Tuesday, January 17, 2006

What Church?

The first comment from yesterday's post raises the next question: what is the church? Our Reformed confessional heritage can be both gift and burden for all such questions, but on this one it does offer much to consider. I believe it is the Scots Confession that says the marks of the true church are that the word of God is rightly proclaimed and the sacraments are rightly administered. I can't help a day-after-King-Day provocation: perhaps the fire hoses of Birmingham were baptism, the lunch counter sit-ins were the Lord's Supper, and "I have a dream" was the word proclaimed.
In addition to the marks of the church, he constitution of the Presbyterian Church (U.S.A.) names certain purposes or ends of the church. Among them is "exhibiting the kingdom of God to the world." The Beloved Community is one compelling image of that kingdom.
Of course there are many ways to be the church and few will ever be called to look much like the Civil Rights Movement, but, as Martin Luther suggested, a church that "gives nothing, costs nothing and suffers nothing is worth nothing." Radical generosity, costly grace and redemptive suffering may just be additional "marks of the church."
Nevertheless, no matter what vision pertains -- whether conservative or progressive, Reformed or Roman, movement or institution -- the present moment demands that we think seriously about the question: is the church necessary? Why? Why not? What do you think? How does your own experience with church shape your response?


Anonymous said...

From James: (By the way, this blog lists us as anonymous, which is less helpful for us to interact as a class. Perhaps we could identify ourselves at the beginning with our first names -- an option.) Is the church necessary -- yes, I think it is. I always come back to the basic concept of faith. We are drawn to the church because we have faith -- faith that something, someone, somewhere created the world in which we live (by evolutionary processes, of course...), that we aren't "alone," that someone loves us -- faith about many things. And that faith draws us toward an institution that will help us understand and explore our faith. What does it mean? How does it apply to our lives? The institution -- the church -- also helps us express that faith through activism and good works, and to express thanks for the things that we enjoy in our life. Many churches don't seem to want to encourage questioning or exploring, but to me that's the most important role of a church, to be the facilitator for such things. People often talk about how institutions change or control people -- they'll say that a boy in trouble joined the Marines and the institution made a responsible man out of him, or that marriage or the influence of a woman on a man can somehow "tame" him, stop him from being a slob, etc. Those are stereotypical comments, but there is a grain of truth in them. In that same vein, I think the church as an institution can change or influence people. People can be influenced to become more conservative in their thinking or more generous, more caring, even more liberal. I think some of the questions raised about the proper purpose of the church can be related to its influence as an institution and whether the questioner approves or disagrees with the influence. Personally, I see its influence in my own life and those of others I am close to as positive, so I think there's a need for it as an institution. People whose experience with its influence has been negative might disagree.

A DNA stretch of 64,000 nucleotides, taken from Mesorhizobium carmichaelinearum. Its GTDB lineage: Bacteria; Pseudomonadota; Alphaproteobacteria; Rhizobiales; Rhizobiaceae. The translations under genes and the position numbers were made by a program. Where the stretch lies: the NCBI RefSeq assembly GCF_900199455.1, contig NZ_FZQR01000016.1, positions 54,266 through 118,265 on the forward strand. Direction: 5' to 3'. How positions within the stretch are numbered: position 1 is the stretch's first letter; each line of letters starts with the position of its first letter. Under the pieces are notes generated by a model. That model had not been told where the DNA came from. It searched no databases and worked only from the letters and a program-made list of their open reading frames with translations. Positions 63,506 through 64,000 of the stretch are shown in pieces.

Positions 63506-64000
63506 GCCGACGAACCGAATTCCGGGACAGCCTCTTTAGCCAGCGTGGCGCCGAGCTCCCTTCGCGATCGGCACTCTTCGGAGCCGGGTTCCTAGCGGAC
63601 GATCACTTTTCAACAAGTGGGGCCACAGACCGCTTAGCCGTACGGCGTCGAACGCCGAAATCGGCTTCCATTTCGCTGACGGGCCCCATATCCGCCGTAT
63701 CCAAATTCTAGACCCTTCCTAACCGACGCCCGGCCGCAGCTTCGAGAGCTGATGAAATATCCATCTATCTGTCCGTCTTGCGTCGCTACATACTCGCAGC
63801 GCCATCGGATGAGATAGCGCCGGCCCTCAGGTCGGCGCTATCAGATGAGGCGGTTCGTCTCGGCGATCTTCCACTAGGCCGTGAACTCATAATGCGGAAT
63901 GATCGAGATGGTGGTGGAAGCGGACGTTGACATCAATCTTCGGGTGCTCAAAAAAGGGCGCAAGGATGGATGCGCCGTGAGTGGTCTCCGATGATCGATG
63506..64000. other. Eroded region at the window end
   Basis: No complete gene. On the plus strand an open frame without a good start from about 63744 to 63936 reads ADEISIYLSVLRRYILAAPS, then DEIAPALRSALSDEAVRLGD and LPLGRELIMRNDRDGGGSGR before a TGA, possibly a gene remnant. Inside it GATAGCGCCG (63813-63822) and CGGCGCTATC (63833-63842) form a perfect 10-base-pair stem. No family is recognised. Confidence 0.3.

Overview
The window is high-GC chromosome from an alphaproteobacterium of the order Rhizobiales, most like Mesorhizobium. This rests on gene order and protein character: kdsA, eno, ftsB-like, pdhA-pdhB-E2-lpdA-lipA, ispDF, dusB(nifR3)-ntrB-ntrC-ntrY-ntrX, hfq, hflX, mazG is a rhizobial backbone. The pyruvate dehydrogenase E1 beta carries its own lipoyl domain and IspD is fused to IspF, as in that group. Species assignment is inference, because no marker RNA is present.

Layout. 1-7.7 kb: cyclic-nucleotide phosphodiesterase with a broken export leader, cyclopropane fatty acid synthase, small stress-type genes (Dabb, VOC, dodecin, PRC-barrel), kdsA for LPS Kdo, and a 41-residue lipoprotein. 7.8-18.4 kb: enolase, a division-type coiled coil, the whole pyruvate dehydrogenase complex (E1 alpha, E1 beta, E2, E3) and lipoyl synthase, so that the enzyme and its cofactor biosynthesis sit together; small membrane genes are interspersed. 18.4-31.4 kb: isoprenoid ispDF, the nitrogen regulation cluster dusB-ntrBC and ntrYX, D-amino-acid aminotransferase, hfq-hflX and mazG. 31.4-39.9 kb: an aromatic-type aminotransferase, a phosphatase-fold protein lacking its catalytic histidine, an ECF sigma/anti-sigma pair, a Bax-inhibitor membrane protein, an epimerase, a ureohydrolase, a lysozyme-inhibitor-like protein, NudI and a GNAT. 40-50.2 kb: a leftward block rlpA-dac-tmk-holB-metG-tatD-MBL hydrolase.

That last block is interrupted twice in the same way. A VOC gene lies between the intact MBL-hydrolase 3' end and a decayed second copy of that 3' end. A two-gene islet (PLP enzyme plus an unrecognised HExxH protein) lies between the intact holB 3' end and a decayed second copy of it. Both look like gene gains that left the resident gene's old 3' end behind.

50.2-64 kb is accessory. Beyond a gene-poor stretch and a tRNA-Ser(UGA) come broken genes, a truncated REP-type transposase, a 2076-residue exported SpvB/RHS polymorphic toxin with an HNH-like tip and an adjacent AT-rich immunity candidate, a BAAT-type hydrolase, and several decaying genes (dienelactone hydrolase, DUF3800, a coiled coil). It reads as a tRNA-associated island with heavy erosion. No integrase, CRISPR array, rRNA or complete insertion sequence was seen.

Anonymous said...

From Cheryl:
I've definitely had some negative experiences with church! But those were churches where the view of church was a poor fit with my own core values and my own reading of scripture.
I've also experienced church as the embodiment of Christ's love. Seems to me that James is on to something with his comments about not being "alone," and I've experienced that on many levels.

Marty said...

From Marty:
Church to me is a community. Making the world a bit smaller. With common interest and 'generall' views. But what makes the church different than a fraternity (college,elks, etc.)? Maybe because it encourages/helps you to put yourself in a diufferent place for a small amount of time in our busy lives. For me,when the church starts judging me or tells me how tolive my life, then it will scary me away.

Anonymous said...

From Bryan: The church is necessary in that it provides a means of fellowship. As Marty stated, church is a community. People gather, they talk, they share, they take an extra moment to care and ask someone, "How are you"...and they really mean it! One does not get that kind of attention in the world...at least not in Washington, DC. ;)

James pretty muched summed it up, though, with talk of growth, guidance, activisim...church is there to guide us all the way and nudge us into things like stewardship and action...many things that we ought to do but sometimes are uncomfortable to do.